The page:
The state’s highest court has revoked a permit for construction of the Thirty Meter Telescope atop Mauna Kea. The Hawai‘i Supreme Court ruled that due process was violated when it approved the permit for the telescope before holding a contested case hearing. TMT may now have to go through the process again if they still want to construct the $1.4 billion telescope.
State Supreme Court Justices ruled the state violated its own constitution. Chief Justice Mark Recktenwald writes “by voting on the permit before the contested case hearing was held, the Board denied the Appellants their due process right to be heard at a meaningful time and in a meaningful manner.” Recktanwald went on to say “quite simply, the Board put the cart before the horse.”
“It is a powerful thing that the court has recognized that process and protection of the cultural and natural resources is important here in Hawai‘i,” said Kealoha Pisciotta, a longtime telescope opponent from the group Mauna Kea Anaina Hou, one of the plaintiffs in the lawsuit.
“We thought we were right. We fought as if we were right. And the court agreed with us,” said Clarence Kū Ching, another plaintiff in the case. He agrees with the core argument from the court’s ruling: that the permit should never have been issued before hearing the contested case. “Due process requires evidence and then a decision,” said Ching. “Not the other way around.”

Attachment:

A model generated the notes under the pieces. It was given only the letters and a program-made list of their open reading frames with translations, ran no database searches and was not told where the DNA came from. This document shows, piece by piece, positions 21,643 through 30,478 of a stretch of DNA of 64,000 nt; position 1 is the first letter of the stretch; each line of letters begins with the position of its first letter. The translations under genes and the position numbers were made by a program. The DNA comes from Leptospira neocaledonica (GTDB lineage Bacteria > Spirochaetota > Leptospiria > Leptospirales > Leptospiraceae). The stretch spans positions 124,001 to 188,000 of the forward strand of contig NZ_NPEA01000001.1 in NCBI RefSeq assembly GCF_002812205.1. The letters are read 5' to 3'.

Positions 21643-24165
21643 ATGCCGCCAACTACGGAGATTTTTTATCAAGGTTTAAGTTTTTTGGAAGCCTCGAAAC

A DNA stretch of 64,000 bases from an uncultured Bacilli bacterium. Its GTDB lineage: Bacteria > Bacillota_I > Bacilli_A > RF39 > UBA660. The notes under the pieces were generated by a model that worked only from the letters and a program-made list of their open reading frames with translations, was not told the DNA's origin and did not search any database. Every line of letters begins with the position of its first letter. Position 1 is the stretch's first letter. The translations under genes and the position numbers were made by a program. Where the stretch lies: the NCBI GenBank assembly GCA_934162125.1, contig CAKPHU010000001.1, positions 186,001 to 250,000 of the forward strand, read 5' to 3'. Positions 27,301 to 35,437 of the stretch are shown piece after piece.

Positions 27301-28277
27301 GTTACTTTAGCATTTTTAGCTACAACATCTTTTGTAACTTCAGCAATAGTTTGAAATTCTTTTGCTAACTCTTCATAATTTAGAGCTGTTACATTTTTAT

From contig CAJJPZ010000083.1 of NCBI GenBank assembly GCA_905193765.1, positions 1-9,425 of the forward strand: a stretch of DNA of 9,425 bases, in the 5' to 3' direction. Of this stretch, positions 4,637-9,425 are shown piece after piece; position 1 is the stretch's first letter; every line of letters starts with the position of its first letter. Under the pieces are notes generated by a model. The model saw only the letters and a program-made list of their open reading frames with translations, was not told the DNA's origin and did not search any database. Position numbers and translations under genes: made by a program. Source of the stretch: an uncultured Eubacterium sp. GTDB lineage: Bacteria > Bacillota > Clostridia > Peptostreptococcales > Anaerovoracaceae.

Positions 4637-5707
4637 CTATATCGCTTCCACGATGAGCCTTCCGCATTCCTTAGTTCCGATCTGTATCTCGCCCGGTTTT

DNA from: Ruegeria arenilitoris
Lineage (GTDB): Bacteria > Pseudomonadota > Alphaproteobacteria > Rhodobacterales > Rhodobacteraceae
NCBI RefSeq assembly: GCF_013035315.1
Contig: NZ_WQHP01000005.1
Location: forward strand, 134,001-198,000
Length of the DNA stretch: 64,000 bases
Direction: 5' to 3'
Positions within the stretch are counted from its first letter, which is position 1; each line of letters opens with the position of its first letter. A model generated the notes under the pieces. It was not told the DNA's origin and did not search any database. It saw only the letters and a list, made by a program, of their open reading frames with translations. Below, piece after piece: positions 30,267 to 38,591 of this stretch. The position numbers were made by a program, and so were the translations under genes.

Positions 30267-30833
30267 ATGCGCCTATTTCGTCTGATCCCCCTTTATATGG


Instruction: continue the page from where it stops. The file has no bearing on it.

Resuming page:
Ching called the decision a huge victory, but said the battle over Mauna Kea is far from over. “If TMT still wants to go for the observatory, they just are going to have to start over and do it right this time.”
It’s up to the Thirty Meter Telescope to decide whether or not to move forward. “We thank the Hawaii Supreme Court for the timely ruling and we respect their decision,” said TMT International Observatory Board of Directors Henry Yang in a statement. “TMT will follow the process set forth by the state, as we always have. We are assessing our next steps on the way forward and appreciate and thank the people of Hawaii and our supporters from these last eight-plus years.”
“Today's decision provides direction to a new Land Board and another opportunity for people to discuss Mauna Kea's future,” said state Attorney General Doug Chin. “The Attorney General's office will be advising the Land Board regarding next steps.”
According to the Supreme Court, those next steps will proceed “so that a contested case hearing can be conducted before the Board or a new hearing officer, or for other proceedings consistent with this opinion.”
You can read the court's full ruling here: